Re: Hunter Baker's Dowd Syndrome:
After reading your post in The American Spectator online, I went to Slate.com and by the merest coincidence read the following article, "Unfriendly Fire: Liar vs. coward in the Vietnam ad war" by William Saletan and Jacob Weisberg (Posted Wednesday, Aug. 18, 2004, at 3:57 PM PT), found here. About half-way through the article, the following appears:
"From: Jacob Weisberg
To: William Saletan
"Let's get some things straight here. There is a right-wing slime machine. It has kicked into gear with this phony attack on Kerry's military record. Bush benefits from the ad and condones it. And if Kerry doesn't hit back harder, it could cost him the election.
"I think this could be a watershed in the campaign, so let me elaborate on each of these points.
"1. The Conintern propaganda machine is running full tilt. The extra-chromosome conservatives at Regnery bring out a scurrilous book accusing Kerry of being a war criminal and faking his injuries in Vietnam."
It so happens that William Saletan is Slate's chief political correspondent and author of Bearing Right: How Conservatives Won the Abortion War.
Thanks for the article and your support for life.
-- Michael Stach
Grand Rapids, Michigan
Mr. Baker's article on Maureen Dowd's crass comments regarding the "extra chromosome" people is dead on target. There's something inherently slimy about someone who takes delight in using such a term while attributing its origin to someone else, then hiding behind it's so-called multiple interpretations (overly aggressive, Down Syndrome, etc.). One would think that most people would hesitate to use this comment because it leaves open the chance of misinterpretation by anyone, not just those "overly sensitive" people whose lives are touched by people with Down Syndrome. But discretion doesn't seem to be in Miss Dowd's character.
I am a parent of a Downs child. I find there are all kinds of comments and reactions to her, most of them positive. But what's alarming are the routine invasive tests (amniocentesis) and subsequent abortions that are performed on humans diagnosed with Trisomy 21. It's part of the slippery slope concerning abortion that has evolved over the years: It used to be called "murder," then "infanticide," then "abortion," and now it's a "woman's right to choose," and "duty" (as far as birth defects are concerned).
-- Anthony Bouton
Re: Lawrence Henry's My Vietnam War:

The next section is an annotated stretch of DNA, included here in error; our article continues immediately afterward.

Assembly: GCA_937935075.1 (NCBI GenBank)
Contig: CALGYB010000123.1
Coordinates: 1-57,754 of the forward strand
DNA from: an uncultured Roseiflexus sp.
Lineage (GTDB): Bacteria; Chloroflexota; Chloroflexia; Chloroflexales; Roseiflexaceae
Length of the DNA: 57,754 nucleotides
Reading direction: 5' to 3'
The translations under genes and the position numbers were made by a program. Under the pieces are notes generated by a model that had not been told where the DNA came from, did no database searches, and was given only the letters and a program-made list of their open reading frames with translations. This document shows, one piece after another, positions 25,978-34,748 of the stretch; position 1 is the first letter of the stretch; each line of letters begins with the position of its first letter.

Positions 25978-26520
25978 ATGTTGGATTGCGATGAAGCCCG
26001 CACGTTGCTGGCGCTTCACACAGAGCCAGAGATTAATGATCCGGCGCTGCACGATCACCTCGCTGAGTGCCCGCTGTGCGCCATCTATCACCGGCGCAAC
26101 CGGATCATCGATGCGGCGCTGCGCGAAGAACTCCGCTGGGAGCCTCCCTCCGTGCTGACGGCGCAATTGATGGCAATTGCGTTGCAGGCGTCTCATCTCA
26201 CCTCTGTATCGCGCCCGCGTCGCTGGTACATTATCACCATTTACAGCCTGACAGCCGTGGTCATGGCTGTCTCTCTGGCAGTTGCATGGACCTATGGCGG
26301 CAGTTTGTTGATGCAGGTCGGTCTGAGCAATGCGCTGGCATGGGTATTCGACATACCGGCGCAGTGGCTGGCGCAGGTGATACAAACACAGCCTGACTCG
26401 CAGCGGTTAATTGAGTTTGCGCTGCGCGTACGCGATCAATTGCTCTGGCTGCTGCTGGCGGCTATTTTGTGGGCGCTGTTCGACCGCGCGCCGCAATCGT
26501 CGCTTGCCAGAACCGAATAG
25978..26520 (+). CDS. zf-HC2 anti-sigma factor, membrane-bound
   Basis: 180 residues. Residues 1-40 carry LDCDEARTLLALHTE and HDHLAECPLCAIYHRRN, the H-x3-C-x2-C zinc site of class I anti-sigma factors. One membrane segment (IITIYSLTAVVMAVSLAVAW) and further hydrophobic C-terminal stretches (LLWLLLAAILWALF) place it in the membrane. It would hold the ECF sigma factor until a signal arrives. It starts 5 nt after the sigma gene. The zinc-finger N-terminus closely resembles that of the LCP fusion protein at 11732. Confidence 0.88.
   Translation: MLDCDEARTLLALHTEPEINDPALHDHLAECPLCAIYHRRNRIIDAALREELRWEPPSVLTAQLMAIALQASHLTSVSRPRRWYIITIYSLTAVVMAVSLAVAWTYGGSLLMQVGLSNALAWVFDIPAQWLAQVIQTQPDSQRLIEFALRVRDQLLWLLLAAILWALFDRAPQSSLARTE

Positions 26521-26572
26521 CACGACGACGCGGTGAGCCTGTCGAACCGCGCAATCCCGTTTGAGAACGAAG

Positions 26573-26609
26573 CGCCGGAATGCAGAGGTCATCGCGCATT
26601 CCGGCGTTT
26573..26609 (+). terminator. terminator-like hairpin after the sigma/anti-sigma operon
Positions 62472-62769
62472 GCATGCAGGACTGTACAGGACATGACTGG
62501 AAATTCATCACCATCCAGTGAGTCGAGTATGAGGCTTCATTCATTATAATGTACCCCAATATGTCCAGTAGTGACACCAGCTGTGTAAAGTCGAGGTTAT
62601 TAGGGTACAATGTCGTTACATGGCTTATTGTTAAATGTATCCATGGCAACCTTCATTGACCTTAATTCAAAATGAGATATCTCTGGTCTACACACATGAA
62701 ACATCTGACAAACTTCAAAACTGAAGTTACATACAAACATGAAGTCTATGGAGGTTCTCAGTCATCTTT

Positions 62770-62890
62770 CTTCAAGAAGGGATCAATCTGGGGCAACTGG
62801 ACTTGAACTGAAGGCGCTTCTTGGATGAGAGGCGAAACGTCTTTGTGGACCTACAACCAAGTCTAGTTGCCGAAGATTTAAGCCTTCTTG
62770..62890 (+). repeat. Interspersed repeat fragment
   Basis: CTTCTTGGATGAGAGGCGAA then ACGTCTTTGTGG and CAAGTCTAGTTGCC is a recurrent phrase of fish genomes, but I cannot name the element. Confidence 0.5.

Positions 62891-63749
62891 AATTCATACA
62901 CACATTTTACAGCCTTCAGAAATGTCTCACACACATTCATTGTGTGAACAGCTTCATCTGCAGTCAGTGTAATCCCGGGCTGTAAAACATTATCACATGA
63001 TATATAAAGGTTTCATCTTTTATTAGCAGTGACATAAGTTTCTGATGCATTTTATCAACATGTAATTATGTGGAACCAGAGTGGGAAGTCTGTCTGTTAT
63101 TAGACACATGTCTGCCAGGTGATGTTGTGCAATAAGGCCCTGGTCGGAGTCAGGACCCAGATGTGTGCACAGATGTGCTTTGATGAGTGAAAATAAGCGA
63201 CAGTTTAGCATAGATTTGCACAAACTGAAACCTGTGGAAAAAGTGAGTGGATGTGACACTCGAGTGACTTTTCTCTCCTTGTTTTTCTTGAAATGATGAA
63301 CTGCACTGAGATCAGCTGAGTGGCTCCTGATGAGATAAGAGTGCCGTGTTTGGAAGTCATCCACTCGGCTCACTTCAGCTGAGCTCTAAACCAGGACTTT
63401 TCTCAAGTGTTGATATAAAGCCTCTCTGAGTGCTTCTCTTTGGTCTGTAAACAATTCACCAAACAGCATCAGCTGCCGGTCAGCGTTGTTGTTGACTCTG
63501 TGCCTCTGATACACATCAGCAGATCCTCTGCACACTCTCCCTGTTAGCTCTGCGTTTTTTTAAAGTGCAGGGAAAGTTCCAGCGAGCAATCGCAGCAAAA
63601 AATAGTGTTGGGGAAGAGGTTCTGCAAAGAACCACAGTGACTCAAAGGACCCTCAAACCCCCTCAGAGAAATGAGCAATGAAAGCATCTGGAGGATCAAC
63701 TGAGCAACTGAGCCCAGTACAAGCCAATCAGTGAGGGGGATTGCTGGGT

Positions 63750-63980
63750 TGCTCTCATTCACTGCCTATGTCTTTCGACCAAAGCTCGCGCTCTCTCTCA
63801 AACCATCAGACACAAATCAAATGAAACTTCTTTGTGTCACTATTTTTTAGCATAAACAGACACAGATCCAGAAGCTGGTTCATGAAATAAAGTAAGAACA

Mr. Lawrence Henry's "My Vietnam War" is one of the most poignant and strangely moving pieces that I have ever read.
-- Gary Knight
Fort Leavenworth, Kansas
Mr. Henry's story regarding his Vietnam war era decisions and experiences is certainly not atypical. Though not a tale of heroism and military exploit, it is truthful. Veterans don't berate him for not having served. Nor should they. But one thing those who have served will not tolerate is a person who creates experiences or exaggerates his heroism for self-glorification. That's the issue with Mr. Kerry.
Bush isn't being judged because he's staked no claim to glory. He didn't see combat but he did his bit in an honorable fashion. That's all anyone expects. One may have sat out Vietnam in some god-forsaken place that you can't get to from here. But you passed muster and did your job.
Kerry, on the other hand, has made his Vietnam experience a "centerpiece" of his campaign. The men who served with him will never tolerate and let pass unchallenged his claim to service above and beyond what they witnessed. If Kerry truly were what he insists he is, not only would the charges by the Swiftboat Vets not have been levied, but he would probably be saying, and would have said, far less about his military service than he has.
Most truly heroic individuals need to have their experiences pried out of them. The don't wear their courage on their sleeve. Nor do they repudiate themselves and their fellow servicemen during appearances at Senate hearings. Nor do they claim to have thrown their medals, oops, someone else's medals back over the White House fence.
At least Mr. Henry has left his drug-dazed days behind him. Mr. Kerry seems to have gotten high while celebrating Christmas in Cambodia and has yet to clear his head of its ego-induced swelling.
Thank you, Mr. Henry, for your apology. But, to be honest, I would really like to hear one from Ms. Fonda.
-- Dennis Sevakis
Former Air Force Captain and F-4 driver
Mr. Henry brings up a point that has been obscured by Mr. Kerry's defenders. Jeh Johnson on many shows has defended Kerry's war record. He continually emphasizes that Mr. Kerry had many choices upon graduating from college circa 1968 but rejected more glamorous choices to volunteer and fight for his country. Mr. Kerry may indeed have been motivated to fight for his country as he claims, but his Mr.. Johnson's depiction of many choices is not consistent with my recollection. I also volunteered because volunteering gave one the opportunity to serve as an officer in a branch of the service one preferred. The only other choice was the draft. In other words, my recollection is similar to Mr.. Henry's, not to Mr. Johnson's. These exaggerations or misstatements by Kerry defenders (and by Mr.. Kerry himself when speaking about Cambodia and other specific incidents) are fueling the growing skepticism about the candidate's war record.
-- Michael Minnis
Yes, when Lawrence Henry was young and stupid, he did young and stupid things. Don't be too hard on yourself, I'm sure your dad knows that you have more than made up for your youth. I, for one, enjoy your hard-hitting, insightful writing and hope you continue.
Another Vietnam era person, I remain,
-- Judith Beumler
former wife of a decorated soldier.
Lawrence, I am a Vietnam veteran: in-country 1967-1968. You are a good man. You acknowledge pieces of yourself that you didn't like, and you believed in redemption, and you succeeded in that redemption. You are a good man.